ESET Discovers UEFI Flaws in Popular Lenovo Laptops

Do you own a Lenovo laptop?

According to the most recent batch of vulnerabilities discovered by ESET security experts, you may need to undertake some quick patching.

Today, three vulnerabilities were discovered: CVE-2021-3970, CVE-2021-3971, and CVE-2021-3972. The last two are especially aggravating since they are associated with UEFI firmware drivers used throughout the manufacturing process and may be exploited to bypass SPI flash safeguards or the UEFI Secure Boot feature.

“UEFI assaults may be extremely subtle and damaging,” Martin Smolár, an ESET researcher who discovered the holes, warned. “Because they are executed early in the startup phase before the operating system takes control, they may escape practically all security and mitigation mechanisms higher in the stack that may potentially be installed and potentially impede the execution of their operating system payloads.”

For devices susceptible to CVE-2021-3971 and CVE-2021-3972, Lenovo suggests downloading a firmware upgrade (consumer Lenovo Notebook hardware). Certain modifications, however, will not be available until May.

CVE-2021-3970 is a memory corruption bug found by ESET researchers while studying other vulnerabilities. It might lead to the deployment of an SPI flash insertion.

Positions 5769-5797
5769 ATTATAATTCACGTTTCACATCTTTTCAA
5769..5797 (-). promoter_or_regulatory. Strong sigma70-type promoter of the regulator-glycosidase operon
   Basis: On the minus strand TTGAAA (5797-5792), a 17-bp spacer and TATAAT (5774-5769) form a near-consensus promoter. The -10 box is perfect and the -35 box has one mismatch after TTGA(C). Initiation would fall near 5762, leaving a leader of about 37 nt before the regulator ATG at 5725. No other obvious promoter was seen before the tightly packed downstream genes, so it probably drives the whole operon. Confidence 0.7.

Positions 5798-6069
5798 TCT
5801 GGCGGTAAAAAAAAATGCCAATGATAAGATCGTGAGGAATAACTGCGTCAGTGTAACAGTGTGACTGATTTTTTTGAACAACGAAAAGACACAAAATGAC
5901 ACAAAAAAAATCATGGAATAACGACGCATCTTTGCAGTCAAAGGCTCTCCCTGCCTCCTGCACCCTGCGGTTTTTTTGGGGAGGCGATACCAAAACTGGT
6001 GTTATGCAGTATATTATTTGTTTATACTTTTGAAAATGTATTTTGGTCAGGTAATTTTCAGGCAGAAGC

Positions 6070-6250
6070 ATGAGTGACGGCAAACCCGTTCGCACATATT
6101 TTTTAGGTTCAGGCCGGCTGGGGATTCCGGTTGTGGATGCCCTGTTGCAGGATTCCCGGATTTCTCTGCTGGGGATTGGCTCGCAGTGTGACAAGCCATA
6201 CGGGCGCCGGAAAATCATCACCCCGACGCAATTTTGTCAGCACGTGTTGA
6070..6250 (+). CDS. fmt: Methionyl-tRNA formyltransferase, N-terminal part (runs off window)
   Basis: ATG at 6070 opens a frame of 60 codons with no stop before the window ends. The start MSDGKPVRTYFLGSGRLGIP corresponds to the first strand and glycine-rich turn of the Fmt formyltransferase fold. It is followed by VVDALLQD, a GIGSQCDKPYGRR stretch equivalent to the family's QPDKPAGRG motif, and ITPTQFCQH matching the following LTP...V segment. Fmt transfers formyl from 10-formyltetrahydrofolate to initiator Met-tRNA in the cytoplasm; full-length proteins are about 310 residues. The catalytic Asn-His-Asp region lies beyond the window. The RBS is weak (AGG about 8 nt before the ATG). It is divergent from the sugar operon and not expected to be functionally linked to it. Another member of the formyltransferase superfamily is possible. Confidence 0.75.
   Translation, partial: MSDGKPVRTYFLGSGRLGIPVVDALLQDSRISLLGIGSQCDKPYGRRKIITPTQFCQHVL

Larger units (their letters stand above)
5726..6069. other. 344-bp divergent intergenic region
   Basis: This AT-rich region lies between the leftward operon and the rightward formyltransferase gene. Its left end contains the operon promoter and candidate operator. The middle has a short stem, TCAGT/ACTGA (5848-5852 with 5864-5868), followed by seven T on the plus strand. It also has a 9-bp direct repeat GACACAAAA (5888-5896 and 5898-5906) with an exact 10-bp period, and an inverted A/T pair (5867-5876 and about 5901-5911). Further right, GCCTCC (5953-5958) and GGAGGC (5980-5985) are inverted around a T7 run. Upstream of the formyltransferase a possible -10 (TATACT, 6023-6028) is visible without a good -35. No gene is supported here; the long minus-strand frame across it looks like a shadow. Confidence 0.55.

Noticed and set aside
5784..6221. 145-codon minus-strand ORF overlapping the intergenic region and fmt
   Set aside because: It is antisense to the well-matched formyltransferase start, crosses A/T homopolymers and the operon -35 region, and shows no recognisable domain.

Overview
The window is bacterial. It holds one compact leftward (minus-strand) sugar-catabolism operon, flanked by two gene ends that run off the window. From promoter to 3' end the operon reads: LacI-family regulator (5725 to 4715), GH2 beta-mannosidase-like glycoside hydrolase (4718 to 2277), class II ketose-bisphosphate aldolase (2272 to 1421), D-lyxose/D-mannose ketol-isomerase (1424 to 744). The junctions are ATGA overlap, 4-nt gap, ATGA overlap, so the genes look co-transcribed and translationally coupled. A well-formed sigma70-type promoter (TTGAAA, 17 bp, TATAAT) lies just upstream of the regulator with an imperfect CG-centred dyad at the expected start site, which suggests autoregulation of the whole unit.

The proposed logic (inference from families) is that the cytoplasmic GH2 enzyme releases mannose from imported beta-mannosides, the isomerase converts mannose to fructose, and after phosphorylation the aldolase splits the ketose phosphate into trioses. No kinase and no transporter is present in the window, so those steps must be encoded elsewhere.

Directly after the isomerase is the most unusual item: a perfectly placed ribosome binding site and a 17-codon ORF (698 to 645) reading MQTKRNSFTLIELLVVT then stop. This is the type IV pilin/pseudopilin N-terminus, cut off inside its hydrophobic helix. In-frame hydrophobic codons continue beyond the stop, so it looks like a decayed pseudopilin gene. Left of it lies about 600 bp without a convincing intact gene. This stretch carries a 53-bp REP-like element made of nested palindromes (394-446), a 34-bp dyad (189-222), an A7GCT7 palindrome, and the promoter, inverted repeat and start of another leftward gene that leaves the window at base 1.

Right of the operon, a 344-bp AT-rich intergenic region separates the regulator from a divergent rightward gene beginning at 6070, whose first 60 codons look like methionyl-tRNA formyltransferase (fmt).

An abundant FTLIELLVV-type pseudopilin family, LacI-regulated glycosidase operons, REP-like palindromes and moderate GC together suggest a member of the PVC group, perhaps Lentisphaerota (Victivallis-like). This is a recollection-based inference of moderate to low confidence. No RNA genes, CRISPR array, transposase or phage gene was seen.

CVE-2021-3970 is described in Lenovo’s warning as a “possible vulnerability in Lenovo Variable SMI Handler owing to improper validation in select Lenovo Notebook models which may allow an attacker with local access and enhanced privileges to execute arbitrary code.”

Lenovo classified the three as “medium” in severity. ESET observed that an attacker would need administrator credentials to carry out their malicious actions. SPI flash is a type of memory chip that is used to store system firmware software, such as UEFI firmware. It should be safe, but a flaw in the System Management Interrupt (SMI) handler might allow access to the CPU’s extremely privileged System Management Mode (SMM), which has access to typically hardware-protected memory.

“To be effective, all of the real-world UEFI threats found in recent years – LoJax, FinSpy, ESPecter, and MosaicRegressor, MoonBounce– required some sort of security circumvent or debilitation in order to be installed and executed,” Smolár stated. ESET discovered LoJax in 2018 and explained how the UEFI rootkit infiltrated Windows PCs in 2019.

Victims were duped into executing malware that hijacked a vulnerable driver. That was then loaded by the UEFI firmware at startup, and the rootkit was installed. Removing it would necessitate a reflash of the board’s SPI memory. In October of last year, ESET exposed the newest vulnerabilities to Lenovo, and the company believes that the list of vulnerable devices comprises over a hundred models with millions of users worldwide.

According to ESET, Lenovo recognized the vulnerabilities on November 17, 2021, and CVEs were assigned. When updating one’s firmware, it is still suggested to follow Lenovo’s advice. For End Of Development Support (EODS) devices impacted by CVE-2021-3972, ESET advised “using a TPM-aware full-disk encryption solution capable of rendering disc data inaccessible if the UEFI Secure Boot configuration changes.”

ESET just uploaded a new video to their YouTube channel called ESET’s WLS Special, which explains how these vulnerabilities affect your Lenovo laptop.


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